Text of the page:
Remembering a Master’s Man
May 17, 2021
Tom Leake loved to preach. His passion for the craft never wavered as he battled cancer, and that passion was with him up until the moment the Lord called him home on March 26th, 2021.
“Just twelve days before he passed away, Pastor Tom was in the pulpit, preaching part one of a two-part series on faith from Matthew 17,” Gabe Powell said. Gabe is the associate pastor of shepherding at Hope Bible Church, the congregation Tom planted and shepherded for 24 years. “He was physically weak, but so determined and passionate about the truth. He never had the opportunity to preach part two of that message.”
What Tom did have the opportunity to do over the past six years was provide a model for how pastors should lead and care for others in the thick of their own suffering.
“When I arrived at Hope Bible [in 2019], it was immediately clear that his cancer diagnosis didn’t slow him down,” Gabe said. “He had this sense that God wasn’t done with him, so he didn’t want to do less than before his diagnosis. He wanted to do more. The Lord gave him a passion to proclaim truth and he was determined to do as much as he could for the Lord as long as he could.”
Though Tom had more passion for ministry after his cancer diagnosis, he had significantly less energy. Discomfort and pain were with him constantly. Because of his physical limitations, he could not be around people as much. Conversations were tiring. This was particularly challenging for Tom, a people person who was rarely isolated. He and his wife Sue, along with their four children, Hannah, Grace, Faith, and Josiah, regularly invited people into their homes.
“His ability to relate to others, that was a unique gift of Tom’s,” Powell said. “Those closest to him always talked about how he could identify people’s gifts and potential. He had a knack for encouraging others, helping them see how they could use their gifts to serve the church.”
After more than two decades of encouraging others in ministry, Tom lived to see the fruit of his labors in the lives of other expositors. Most notably, George Lawson, a TMS alum who was raised under Tom’s ministry at Hope Bible. After his training in Los Angeles, George moved back to Maryland and was sent by Hope to plant a church, Baltimore Bible, in the heart of Baltimore. Tom’s discipleship has even reached internationally when another son of Hope Bible, Juan Moncayo—graduate of The Master’s University—planted a church in Ecuador.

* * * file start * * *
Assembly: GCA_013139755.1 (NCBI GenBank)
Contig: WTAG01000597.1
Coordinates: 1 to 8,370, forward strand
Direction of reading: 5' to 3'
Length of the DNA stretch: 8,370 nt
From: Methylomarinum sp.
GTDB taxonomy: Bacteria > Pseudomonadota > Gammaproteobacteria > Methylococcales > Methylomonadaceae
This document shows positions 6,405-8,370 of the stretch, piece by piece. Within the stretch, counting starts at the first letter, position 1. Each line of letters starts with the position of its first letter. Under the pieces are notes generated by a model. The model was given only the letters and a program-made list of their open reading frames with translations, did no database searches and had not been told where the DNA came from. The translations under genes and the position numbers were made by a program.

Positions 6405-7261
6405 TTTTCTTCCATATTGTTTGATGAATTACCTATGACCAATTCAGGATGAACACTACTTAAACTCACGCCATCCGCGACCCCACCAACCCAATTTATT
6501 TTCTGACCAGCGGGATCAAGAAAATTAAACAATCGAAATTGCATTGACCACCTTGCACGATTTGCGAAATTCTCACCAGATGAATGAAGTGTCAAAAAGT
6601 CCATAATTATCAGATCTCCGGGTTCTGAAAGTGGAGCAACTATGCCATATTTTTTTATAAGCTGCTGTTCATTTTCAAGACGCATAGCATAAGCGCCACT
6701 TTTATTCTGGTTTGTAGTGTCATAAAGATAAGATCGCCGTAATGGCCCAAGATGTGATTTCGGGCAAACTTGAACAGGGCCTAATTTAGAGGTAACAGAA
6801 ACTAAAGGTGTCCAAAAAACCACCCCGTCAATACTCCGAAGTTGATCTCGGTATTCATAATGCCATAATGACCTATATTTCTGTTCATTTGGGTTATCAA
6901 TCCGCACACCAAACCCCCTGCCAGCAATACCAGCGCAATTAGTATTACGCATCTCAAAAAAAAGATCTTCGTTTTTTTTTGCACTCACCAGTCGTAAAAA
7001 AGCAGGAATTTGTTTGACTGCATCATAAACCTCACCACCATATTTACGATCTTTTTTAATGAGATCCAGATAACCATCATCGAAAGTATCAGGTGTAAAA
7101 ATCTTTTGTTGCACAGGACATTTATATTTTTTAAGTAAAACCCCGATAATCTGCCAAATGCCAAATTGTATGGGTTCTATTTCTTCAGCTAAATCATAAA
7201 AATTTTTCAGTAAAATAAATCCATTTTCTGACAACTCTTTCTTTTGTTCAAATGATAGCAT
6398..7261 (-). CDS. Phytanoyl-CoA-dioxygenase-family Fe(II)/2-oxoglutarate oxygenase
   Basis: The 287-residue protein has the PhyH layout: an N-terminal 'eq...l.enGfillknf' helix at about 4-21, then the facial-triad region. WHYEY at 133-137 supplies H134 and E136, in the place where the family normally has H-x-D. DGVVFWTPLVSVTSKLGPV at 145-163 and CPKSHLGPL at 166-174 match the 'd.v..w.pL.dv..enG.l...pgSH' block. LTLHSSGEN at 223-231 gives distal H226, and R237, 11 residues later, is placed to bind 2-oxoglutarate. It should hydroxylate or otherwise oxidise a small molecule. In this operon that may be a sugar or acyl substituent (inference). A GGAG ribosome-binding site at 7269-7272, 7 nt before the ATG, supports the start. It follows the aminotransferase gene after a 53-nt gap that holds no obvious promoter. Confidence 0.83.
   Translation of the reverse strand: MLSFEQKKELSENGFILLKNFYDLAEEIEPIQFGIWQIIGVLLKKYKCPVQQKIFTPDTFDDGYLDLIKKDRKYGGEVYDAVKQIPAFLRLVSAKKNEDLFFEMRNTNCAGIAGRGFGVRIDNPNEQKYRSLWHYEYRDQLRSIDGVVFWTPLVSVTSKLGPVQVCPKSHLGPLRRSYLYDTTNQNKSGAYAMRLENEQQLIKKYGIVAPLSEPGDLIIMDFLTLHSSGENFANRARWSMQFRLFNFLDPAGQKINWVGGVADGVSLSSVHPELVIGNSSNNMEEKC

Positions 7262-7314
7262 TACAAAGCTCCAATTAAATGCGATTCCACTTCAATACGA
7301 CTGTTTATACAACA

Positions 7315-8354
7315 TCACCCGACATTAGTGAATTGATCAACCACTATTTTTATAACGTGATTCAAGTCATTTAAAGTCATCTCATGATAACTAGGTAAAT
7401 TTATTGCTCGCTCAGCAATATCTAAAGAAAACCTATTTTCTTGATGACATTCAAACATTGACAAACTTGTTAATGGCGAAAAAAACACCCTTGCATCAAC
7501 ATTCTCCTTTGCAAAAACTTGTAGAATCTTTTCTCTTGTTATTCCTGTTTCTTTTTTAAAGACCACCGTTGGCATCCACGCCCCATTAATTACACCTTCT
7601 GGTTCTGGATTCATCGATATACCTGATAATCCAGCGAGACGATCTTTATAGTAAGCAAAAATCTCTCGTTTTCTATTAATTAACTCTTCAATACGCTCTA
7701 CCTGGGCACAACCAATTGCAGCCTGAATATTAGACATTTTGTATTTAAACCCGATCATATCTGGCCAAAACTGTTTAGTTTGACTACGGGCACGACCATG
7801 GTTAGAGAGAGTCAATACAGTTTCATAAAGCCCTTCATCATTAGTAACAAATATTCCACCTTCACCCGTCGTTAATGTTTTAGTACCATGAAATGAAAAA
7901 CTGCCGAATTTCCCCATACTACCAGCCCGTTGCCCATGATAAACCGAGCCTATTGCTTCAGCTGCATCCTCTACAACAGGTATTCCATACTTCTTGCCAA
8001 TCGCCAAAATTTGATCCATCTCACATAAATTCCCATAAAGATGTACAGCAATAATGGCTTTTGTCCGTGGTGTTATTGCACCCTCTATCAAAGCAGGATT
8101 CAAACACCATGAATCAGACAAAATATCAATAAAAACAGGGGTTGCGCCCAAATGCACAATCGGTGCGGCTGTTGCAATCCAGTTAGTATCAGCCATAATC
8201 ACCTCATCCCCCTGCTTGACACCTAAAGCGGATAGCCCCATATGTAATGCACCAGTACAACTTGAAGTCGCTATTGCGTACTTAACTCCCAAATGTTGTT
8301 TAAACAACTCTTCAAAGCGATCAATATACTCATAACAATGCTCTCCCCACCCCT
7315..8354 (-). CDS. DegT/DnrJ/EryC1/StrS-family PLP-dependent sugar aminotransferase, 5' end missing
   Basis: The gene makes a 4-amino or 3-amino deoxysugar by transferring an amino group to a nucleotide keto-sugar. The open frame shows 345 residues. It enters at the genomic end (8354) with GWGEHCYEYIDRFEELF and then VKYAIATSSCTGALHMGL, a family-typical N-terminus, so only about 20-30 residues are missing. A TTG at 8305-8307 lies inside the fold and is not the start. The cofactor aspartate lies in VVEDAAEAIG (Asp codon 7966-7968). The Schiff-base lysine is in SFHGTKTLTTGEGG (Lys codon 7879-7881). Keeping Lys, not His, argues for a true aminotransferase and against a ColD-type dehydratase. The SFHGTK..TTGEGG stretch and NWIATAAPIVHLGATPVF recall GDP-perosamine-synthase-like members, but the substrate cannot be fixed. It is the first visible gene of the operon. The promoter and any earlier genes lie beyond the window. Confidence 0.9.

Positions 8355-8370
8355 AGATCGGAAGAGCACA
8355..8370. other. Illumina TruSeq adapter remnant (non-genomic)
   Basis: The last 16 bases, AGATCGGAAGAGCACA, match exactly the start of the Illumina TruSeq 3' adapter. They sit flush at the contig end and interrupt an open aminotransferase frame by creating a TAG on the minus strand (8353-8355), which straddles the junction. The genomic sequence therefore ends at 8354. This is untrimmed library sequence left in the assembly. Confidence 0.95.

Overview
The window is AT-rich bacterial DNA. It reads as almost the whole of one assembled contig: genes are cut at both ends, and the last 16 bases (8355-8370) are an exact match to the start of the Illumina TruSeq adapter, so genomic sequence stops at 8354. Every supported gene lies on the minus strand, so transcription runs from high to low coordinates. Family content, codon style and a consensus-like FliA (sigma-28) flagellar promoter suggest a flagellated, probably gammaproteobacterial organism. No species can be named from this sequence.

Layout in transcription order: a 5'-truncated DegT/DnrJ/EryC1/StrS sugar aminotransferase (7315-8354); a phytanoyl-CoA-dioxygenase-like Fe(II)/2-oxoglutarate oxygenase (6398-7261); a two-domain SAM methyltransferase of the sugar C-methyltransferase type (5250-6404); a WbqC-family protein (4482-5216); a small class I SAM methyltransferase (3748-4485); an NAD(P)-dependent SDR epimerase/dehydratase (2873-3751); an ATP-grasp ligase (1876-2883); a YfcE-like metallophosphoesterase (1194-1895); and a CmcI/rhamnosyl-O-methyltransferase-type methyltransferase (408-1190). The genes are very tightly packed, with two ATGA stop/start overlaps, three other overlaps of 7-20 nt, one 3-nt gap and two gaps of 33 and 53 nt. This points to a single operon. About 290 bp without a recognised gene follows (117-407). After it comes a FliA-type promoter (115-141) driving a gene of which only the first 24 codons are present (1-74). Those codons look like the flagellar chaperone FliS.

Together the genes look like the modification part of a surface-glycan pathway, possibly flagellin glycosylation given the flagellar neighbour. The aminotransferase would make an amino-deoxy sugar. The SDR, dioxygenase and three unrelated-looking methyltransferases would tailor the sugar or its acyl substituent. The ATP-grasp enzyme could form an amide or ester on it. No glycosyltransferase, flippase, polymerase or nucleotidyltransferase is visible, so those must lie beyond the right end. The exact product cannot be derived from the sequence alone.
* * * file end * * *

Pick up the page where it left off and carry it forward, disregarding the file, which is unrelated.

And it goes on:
Seeing godly expositors raised up—and partnering with other expositors in the mid-Atlantic region—was especially satisfying for Tom, who had been born in the region. When he moved across country in 1995 to attend TMS, there was a dearth of expositional ministries in the area. When he graduated from seminary, he was not planning to move back to the Maryland region he’d come from. But friends convinced him to come back and minister in an area that, at the time, had few expositionally focused churches. It became clear to Tom that God was calling to go back and plow where the laborers were few. A quarter-century later, the harvest is full. Today, there is a strong network of churches connected through The Master’s Fellowship, which was previously Grace Advance Mid-Atlantic.
“Tom’s faithfulness in ministry and love for the local church set the tone for gospel advancement in the mid-Atlantic,” Jade Greenfield said. Jade is the Chief Development Officer at The Master’s Seminary. “He was the model for so many guys who wanted to go to the east coast and do ministry well. He was a lighthouse for many master’s men.”
Tom’s commitment to those gospel partnerships, and his personal discipleship of men like George and Juan, will bear fruit for years to come. But those closest to him will perhaps most remember him for that singular focus—so evident in his final days on earth—on the primacy of truth, the power of preaching, and the importance of glorifying God in every moment, because the moments are fleeting.
“He loved people and he loved to teach and preach the Word of God in a way that people could understand,” said Powell. “That is how many of us will remember Tom. He leaned into the suffering and prioritized the proclamation of God’s Word.”
Those are enduring lessons from a faithful master’s man, who is now in the presence of The Master, hearing the words “well done, good and faithful servant.”